It happens every day, every hour, every minute, he tells himself, in every quarter of the country. Count yourself lucky to have escaped with your life. Count yourself lucky not to be a prisoner in the car at this moment, speeding away, or at the bottom of a donga with a bullet in your head. Count Lucy lucky too. Above all Lucy.

A risk to own anything: a car, a pair of shoes, a packet of cigarettes. Not enough to go around. not enough cars, shoes, cigarettes. Too many people, too few things.
What there is must go into circulation, so that everyone can have a chance to be happy for a day. That is the theory; hold to this theory and to the comforts of theory. Not human evil, just a vast circulatory system, to whose workings pity and terror are irrelevant. That is how one must see life in this country: in its schematic aspect. Otherwise one could go mad. Cars, shoes; women too. There must be some niche in the system for women and what happens to them.

In this passage, the fragments (in italics) reflect the character's efforts to make sense of the harsh, disruptive experience. The sense of incompleteness conveyed by the fragments is deliberate and quite effective.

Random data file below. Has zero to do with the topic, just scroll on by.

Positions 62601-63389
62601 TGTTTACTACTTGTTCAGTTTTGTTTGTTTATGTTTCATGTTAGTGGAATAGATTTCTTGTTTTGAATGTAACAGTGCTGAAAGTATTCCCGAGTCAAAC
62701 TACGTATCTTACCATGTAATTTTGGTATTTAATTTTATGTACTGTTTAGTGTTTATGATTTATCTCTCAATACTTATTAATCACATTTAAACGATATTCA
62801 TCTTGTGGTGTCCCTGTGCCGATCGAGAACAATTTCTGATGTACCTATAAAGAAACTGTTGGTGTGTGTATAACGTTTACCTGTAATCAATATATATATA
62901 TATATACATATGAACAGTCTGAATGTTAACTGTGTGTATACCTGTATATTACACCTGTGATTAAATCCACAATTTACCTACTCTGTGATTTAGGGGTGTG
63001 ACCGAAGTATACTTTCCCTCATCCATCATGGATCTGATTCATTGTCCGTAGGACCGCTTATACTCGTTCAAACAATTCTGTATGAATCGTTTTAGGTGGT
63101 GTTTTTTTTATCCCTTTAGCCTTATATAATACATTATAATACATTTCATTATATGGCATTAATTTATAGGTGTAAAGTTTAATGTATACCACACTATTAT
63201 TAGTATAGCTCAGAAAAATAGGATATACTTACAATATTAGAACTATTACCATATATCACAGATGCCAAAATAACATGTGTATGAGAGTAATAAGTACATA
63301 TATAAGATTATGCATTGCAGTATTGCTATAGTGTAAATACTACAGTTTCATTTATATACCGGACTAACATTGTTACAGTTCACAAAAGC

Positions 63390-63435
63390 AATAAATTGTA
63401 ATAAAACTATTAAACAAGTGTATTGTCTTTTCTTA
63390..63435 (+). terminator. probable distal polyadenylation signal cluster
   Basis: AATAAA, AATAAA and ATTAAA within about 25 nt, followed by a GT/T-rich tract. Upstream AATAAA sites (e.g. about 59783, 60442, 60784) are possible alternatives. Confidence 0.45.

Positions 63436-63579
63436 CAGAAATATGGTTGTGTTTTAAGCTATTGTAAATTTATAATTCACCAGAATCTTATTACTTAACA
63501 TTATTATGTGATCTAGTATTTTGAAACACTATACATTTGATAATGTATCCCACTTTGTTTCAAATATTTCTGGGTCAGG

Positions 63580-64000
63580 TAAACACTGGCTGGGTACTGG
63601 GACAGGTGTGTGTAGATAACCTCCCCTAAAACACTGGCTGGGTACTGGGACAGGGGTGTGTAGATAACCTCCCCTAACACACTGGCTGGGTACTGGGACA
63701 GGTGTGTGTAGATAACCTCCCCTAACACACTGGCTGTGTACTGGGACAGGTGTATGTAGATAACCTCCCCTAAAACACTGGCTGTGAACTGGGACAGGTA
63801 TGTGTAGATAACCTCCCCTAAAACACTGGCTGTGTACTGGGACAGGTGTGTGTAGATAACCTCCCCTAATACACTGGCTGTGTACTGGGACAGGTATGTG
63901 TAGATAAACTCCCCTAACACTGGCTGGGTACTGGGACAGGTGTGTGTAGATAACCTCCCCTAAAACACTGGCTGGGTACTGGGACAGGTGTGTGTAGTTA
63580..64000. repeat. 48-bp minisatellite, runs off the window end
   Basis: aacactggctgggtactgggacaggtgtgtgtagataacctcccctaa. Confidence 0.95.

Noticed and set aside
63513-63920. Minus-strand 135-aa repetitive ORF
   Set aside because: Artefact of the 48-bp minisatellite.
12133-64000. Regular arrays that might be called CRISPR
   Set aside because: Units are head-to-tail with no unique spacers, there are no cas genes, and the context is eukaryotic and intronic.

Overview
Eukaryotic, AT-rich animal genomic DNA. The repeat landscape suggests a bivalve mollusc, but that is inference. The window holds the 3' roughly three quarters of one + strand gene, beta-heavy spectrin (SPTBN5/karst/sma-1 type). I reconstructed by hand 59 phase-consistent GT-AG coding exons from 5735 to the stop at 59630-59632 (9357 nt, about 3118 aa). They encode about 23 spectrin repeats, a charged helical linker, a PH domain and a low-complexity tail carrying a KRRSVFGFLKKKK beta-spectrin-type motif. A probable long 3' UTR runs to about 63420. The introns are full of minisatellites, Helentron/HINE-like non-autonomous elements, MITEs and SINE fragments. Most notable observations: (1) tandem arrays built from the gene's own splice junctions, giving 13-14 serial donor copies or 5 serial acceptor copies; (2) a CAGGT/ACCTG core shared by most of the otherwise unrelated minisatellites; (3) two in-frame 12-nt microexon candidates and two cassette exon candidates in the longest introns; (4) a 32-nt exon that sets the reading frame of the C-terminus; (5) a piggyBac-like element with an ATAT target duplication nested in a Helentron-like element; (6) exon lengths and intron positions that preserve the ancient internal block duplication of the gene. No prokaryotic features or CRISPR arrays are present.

Narrative and Descriptive Fragments

In Charles Dickens's The Pickwick Papers (1837), rascally Alfred Jingle tells a macabre tale that today would probably be labeled an urban legend. Jingle relates the anecdote in a curiously fragmented fashion:

"Heads, heads--take care of your heads!" cried the loquacious stranger, as they came out under the low archway, which in those days formed the entrance to the coach-yard. "Terrible place--dangerous work--other day--five children--mother--tall lady, eating sandwiches--forgot the arch--crash--knock--children look round--mother's head off--sandwich in her hand--no mouth to put it in--head of a family off--shocking, shocking!"